South Korea President Moon Jae-in says his government plans to begin a joint railway project with North Korea this year, while also linking “full-scale” inter-Korean economic cooperation with denuclearization progress in the North.
During a speech on Wednesday commemorating the liberation of Korea at the end of World War II, Moon said, “It is the goal to hold groundbreaking ceremonies within this year for the reconnection of railroads and roads as agreed to in the Panmunjom Declaration. The reconnection of railroads and roads is the beginning of mutual prosperity on the Korean Peninsula.”
Moon and North Korean leader Kim Jong Un agreed to pursue increased economic cooperation when they met in April in the Panmunjom village located in demilitarized zone (DMZ) of the inter-Korean border area. At the Panmunjom summit, Kim also agreed to work toward the denuclearization of the Korean Peninsula.
The progressive South Korean president also played a key role in facilitating a historic summit in June between the North Korean leader and U.S. President Donald Trump, where Kim reaffirmed his commitment to denuclearization.
However subsequent bilateral talks to implement the denuclearization agreement have floundered over Washington’s insistence that Pyongyang completely dismantle its nuclear and missile arsenals before any economic concessions are granted. North Korea wants concessions tied to incremental progress.
Currently international sanctions imposed on North Korea for its provocative nuclear and ballistic missile tests prohibit the estimated $35 billion joint Korean railway project to link not only South and North Korea with high speed train service, but also provide South Korean industries an overland rail connection to China, Russia and even Europe.
The tough international restrictions block most financial transactions and 90 percent of all trade with North Korea.
President Moon did not say if he would seek an exemption from sanctions to proceed with the railway project.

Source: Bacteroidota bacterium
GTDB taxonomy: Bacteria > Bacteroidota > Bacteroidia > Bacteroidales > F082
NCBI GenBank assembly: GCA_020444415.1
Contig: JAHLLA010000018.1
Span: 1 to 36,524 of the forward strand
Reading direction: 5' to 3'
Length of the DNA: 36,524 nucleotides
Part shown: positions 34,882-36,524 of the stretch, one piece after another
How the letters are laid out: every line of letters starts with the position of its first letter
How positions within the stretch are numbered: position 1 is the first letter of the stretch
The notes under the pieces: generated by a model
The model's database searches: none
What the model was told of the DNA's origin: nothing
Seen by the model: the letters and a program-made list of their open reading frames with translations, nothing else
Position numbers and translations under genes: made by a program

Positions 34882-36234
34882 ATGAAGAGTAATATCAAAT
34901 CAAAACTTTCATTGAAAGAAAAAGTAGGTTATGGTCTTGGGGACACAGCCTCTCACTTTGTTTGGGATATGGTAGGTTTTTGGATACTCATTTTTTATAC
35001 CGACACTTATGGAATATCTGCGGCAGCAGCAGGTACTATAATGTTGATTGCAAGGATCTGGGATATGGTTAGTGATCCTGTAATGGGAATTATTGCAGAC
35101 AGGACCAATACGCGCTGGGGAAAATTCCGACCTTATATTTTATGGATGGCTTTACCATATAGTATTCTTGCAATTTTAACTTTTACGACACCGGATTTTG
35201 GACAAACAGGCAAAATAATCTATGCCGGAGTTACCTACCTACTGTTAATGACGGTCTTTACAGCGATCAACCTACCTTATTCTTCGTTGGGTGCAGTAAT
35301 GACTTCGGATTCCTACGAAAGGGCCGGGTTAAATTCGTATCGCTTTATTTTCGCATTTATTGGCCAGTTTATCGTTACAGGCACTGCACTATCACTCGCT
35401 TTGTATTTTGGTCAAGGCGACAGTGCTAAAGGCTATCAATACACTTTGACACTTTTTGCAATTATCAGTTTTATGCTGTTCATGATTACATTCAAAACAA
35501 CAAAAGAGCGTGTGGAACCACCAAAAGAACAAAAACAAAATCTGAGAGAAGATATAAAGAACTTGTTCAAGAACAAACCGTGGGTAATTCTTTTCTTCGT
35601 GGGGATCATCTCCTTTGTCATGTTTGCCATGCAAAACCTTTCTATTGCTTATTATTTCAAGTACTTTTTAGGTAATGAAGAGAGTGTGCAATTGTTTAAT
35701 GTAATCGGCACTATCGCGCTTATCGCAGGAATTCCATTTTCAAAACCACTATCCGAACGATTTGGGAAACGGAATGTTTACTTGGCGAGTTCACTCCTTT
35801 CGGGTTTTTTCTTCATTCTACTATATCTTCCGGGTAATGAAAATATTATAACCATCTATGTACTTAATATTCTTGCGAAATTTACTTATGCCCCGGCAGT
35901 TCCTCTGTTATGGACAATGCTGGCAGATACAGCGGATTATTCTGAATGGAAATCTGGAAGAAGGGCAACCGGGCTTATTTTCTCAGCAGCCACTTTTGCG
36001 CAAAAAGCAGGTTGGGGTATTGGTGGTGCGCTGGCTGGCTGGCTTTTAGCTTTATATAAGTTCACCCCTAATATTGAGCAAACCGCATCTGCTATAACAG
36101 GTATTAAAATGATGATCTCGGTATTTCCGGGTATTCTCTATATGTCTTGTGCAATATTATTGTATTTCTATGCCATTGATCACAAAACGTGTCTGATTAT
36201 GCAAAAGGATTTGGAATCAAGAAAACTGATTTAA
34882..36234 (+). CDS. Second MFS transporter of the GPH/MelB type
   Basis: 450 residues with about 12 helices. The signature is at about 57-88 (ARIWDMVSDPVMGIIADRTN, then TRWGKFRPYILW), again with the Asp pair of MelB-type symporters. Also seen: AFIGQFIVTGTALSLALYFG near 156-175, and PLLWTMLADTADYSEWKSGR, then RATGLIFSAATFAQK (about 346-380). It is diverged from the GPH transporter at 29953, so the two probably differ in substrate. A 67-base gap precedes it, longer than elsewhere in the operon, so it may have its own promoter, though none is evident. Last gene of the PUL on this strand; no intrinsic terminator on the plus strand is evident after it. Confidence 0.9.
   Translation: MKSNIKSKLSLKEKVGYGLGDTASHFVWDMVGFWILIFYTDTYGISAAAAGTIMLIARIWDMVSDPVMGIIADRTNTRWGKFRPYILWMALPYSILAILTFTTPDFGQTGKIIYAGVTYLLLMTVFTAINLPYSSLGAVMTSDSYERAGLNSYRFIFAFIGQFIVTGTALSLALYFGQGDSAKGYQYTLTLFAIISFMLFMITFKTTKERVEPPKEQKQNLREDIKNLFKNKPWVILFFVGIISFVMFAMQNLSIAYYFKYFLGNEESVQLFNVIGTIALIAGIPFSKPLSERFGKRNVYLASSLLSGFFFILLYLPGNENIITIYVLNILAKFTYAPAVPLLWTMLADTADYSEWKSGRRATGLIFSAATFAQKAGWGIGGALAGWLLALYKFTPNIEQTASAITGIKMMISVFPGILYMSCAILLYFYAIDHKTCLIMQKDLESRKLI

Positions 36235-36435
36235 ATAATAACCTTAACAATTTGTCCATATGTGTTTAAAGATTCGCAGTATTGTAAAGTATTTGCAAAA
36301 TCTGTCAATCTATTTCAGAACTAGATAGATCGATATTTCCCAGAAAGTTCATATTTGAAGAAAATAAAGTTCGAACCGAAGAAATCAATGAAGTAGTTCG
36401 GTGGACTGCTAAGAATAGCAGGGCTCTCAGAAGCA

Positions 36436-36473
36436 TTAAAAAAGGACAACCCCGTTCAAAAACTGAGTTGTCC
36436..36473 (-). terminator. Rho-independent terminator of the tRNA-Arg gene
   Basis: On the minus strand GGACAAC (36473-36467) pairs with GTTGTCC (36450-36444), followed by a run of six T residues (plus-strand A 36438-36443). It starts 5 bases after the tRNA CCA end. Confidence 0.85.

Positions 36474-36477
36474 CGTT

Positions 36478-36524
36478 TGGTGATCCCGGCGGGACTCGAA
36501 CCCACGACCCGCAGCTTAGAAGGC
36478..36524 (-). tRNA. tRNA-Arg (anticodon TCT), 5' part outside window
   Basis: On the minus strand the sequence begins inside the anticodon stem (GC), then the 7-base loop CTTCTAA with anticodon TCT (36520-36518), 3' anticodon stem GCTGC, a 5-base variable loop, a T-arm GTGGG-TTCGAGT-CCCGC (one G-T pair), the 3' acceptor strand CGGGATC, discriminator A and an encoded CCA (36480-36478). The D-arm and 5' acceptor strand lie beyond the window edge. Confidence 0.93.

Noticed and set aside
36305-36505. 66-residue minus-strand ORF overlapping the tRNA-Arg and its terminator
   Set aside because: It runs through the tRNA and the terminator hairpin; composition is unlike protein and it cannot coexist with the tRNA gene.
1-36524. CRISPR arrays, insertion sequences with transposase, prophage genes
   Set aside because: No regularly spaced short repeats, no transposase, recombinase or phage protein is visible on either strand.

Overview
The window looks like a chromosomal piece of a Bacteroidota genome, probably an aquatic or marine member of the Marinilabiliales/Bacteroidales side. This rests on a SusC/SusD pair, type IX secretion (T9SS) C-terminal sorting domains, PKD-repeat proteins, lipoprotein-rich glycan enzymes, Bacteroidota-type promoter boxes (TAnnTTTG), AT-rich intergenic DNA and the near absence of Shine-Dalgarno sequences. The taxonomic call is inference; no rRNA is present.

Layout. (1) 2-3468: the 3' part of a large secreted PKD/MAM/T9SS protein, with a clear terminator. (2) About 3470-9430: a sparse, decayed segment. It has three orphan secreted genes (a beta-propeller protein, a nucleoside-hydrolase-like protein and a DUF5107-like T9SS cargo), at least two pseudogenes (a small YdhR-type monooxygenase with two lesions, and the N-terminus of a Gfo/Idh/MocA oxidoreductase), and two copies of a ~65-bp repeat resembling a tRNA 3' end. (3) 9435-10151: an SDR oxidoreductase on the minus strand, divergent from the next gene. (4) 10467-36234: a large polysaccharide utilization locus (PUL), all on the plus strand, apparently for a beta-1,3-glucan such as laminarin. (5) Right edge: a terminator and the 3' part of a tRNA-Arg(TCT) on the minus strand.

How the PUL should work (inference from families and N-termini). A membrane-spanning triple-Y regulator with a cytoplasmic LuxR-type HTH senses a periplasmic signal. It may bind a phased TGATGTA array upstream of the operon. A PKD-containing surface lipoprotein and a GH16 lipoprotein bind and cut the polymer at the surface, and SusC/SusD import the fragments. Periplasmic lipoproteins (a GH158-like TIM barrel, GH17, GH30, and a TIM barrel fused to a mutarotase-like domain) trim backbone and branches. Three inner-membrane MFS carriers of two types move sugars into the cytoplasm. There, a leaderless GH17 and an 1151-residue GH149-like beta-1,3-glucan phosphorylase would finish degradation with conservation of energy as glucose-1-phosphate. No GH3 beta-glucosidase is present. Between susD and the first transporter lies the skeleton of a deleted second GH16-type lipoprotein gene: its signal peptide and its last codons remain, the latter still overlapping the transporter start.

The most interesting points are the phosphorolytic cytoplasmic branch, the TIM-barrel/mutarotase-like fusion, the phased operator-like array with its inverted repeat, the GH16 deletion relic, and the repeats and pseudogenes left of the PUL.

This week U.S. Ambassador to South Korea Harry Harris reiterated the Trump administration’s position that denuclearization progress must precede any easing of the sanctions.
“Sanctions will remain in place until North Korea takes concrete and verifiable steps towards denuclearization,” said Harris during an address at the Korea National Diplomatic Academy in Seoul.
The Trump administration maintains there is no timeline for implementing the denuclearization agreement. But North Korea has called for early sanctions relief and there is concern that China and Russia are already easing economic pressure on the North, in violation of the sanctions.
The U.S. State Department said on Tuesday that no official meetings or negotiations are currently planned between Washington and Pyongyang, but that informal talks continue on a regular basis.
President Moon also stressed that improved inter-Korean relations will foster denuclearization progress, during his speech to mark the 73rd anniversary of the end of WWII, and the 69th anniversary of the founding of South Korea.
“Developments in inter-Korean relations are not the byproducts of progress in the relationship between the North and the United States. Rather advancement in inter-Korean relations is the driving force behind denuclearization of the Korean Peninsula,” he said.
Moon said he intends to play an active role in moving the denuclearization progress forward. He will visit Pyongyang in September to hold another summit with Kim.
Moon held out the promise that restored economic ties could generate $149 billion for North Korea over 30 years. Reopening the jointly run Kaseong industrial complex, which was shut down in 2016 due to a North Korean nuclear test, could bring back over 100,000 jobs. Nearly 9,000 more jobs in the North could be created by restarting the Kumgang mountain tourism project, that ended in 2008 after a visitor was shot by a North Korean soldier.
Unified economic zones in the border regions could further expand economic growth for both Koreas.
The South Korean leader also voiced support for a peace declaration to formally end the Korean War, to replace the armistice in place since 1953 that suspended hostilities.
There has been speculation in South Korean media that the U.S. South Korea, China and North Korea may issue a peace statement at the United Nations General Assembly meeting in September.
North Korea has called for a peace declaration before moving forward with nuclear talks. The U.S. wants denuclearization progress first, and there are concerns that a peace declaration would undermine the justification for the American military presence in Asia.
Lee Yoon-jee in Seoul contributed to this report.